The frantic phone call to the office came requesting immediate assistance in the Year one classroom. Molly was holding the class to ransom (yet again) and the teacher was in the process of evacuation. Molly had taken the box of chalk from the shelf beneath the blackboard, had turned the ceiling fans up to the highest speed, climbed onto the desk and had begun to systematically throw handfuls of chalk into the spinning blades. Chalk ricocheted around the classroom like bullets from a machine gun and chaos reigned supreme.
This year, Molly’s disruptive behaviour had escalated to being serious and unsafe. I (Kay) was Deputy Principal of the junior school (Prep to Year three) at the time of this incident and it was to be one of many, many incidents involving myself and Molly that would span years, schools and behaviour centre contexts. I could never have imagined the profound impact that our long-term relationship was to have, on both of us.
Armstrong (2016) points out that the distinction often made between ‘disruptive’ and ‘challenging behaviour’ is in reference to the severity. Disruptive behaviour can be characterised by minor behaviours such as talking out of turn, calling out, and ignoring adult instruction while challenging behaviour reflects more major types of behaviours that include physical and verbal aggression, unsafe and dangerous behaviours. In this book, we use the term ‘serious, disruptive behaviour’ interchangeably with challenging behaviour to suggest behaviour that goes beyond what is considered ongoing, low-level disruptive behaviours.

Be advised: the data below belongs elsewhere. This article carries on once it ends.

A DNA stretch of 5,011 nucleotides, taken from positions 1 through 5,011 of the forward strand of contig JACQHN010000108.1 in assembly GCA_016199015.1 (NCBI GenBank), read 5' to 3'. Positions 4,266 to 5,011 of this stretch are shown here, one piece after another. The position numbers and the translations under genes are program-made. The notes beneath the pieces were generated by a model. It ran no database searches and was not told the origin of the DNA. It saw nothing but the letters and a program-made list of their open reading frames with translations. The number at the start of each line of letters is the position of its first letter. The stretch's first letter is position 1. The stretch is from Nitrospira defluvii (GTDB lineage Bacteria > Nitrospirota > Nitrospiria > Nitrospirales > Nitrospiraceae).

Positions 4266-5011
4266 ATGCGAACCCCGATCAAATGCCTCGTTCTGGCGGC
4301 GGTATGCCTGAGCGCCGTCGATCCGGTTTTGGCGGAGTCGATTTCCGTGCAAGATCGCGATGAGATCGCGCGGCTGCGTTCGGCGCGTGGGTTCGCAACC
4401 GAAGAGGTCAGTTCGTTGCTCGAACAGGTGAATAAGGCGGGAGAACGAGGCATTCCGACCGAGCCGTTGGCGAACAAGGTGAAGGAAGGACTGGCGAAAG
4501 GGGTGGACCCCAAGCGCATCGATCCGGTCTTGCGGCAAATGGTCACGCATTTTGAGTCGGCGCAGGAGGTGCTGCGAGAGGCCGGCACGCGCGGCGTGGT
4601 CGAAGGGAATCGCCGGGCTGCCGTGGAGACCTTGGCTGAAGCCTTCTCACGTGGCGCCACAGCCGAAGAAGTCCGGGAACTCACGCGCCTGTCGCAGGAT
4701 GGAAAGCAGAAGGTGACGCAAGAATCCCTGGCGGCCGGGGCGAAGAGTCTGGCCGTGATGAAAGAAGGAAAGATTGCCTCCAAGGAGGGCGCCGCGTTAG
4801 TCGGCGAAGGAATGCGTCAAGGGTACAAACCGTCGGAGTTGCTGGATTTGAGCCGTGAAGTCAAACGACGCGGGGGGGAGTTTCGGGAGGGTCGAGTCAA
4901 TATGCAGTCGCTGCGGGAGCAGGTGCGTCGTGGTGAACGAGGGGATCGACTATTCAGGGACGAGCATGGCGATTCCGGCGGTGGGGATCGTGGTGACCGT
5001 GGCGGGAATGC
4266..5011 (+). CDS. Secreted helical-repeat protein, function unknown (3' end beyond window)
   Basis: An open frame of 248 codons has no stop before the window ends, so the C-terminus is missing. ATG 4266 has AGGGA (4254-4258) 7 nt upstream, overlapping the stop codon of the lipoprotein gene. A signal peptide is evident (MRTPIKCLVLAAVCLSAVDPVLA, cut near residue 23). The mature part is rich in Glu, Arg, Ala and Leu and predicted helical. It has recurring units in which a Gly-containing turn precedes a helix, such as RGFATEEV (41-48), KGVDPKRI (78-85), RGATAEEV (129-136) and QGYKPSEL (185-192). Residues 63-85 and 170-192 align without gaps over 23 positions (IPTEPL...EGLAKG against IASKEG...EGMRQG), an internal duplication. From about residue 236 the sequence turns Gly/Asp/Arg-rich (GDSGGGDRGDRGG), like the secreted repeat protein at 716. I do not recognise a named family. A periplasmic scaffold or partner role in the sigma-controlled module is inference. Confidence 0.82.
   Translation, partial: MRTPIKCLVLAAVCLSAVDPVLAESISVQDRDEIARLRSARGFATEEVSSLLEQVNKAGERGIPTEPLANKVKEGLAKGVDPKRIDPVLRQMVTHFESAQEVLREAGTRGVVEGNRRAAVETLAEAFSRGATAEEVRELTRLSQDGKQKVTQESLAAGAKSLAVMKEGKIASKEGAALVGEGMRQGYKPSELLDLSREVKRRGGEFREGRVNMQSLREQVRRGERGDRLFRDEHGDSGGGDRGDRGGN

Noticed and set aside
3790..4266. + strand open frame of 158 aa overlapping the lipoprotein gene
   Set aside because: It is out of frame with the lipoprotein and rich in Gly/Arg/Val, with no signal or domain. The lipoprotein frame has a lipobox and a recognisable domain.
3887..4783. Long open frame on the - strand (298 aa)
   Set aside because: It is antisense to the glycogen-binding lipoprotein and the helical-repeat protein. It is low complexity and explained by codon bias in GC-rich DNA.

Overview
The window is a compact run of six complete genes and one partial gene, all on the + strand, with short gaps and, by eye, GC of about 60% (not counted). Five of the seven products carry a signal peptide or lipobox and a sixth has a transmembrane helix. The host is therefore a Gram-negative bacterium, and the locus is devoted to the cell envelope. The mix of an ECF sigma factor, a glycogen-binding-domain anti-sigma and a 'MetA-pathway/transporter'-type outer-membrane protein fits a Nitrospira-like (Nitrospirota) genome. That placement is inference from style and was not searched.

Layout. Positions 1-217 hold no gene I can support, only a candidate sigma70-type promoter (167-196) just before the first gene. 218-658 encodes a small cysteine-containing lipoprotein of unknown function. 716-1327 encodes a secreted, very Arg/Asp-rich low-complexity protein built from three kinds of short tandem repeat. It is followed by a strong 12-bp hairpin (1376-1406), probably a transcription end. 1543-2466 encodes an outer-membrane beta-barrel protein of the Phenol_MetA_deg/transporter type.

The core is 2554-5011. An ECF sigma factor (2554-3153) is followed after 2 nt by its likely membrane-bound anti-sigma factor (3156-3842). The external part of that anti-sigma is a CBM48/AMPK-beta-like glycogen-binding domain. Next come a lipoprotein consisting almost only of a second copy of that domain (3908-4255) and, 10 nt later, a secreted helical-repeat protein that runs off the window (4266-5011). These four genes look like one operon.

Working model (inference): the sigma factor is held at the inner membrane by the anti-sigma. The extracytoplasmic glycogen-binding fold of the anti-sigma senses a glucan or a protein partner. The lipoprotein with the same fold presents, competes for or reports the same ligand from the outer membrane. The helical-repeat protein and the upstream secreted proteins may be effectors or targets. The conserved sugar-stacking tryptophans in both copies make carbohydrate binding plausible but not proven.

How do you view disruptive behaviour?
Where do you lay the blame for a student’s disruptive behaviour? Do you see the cause as being attributed to factors that are internal, external, both or neither? Do you attribute disruptive behaviour to the individual student and their lack of self-control and inability to make the “right choice?” (internal causes) or do you think it is because of poor parenting and other factors outside of the school space? (external causes).What part do you, the teacher, play in sustaining the disruptive behaviour? Stop and think about what it is you believe because what you believe about why disruptive behaviour occurs, determines how you manage it. Do you react in a proactive, supportive manner or in a punitive fashion? If you believe the causes of the misbehaviour are attributed to factors beyond your control (outside of school) for example, you will probably react in a more punitive manner because you believe that there is nothing you can do to change the situation so why bother?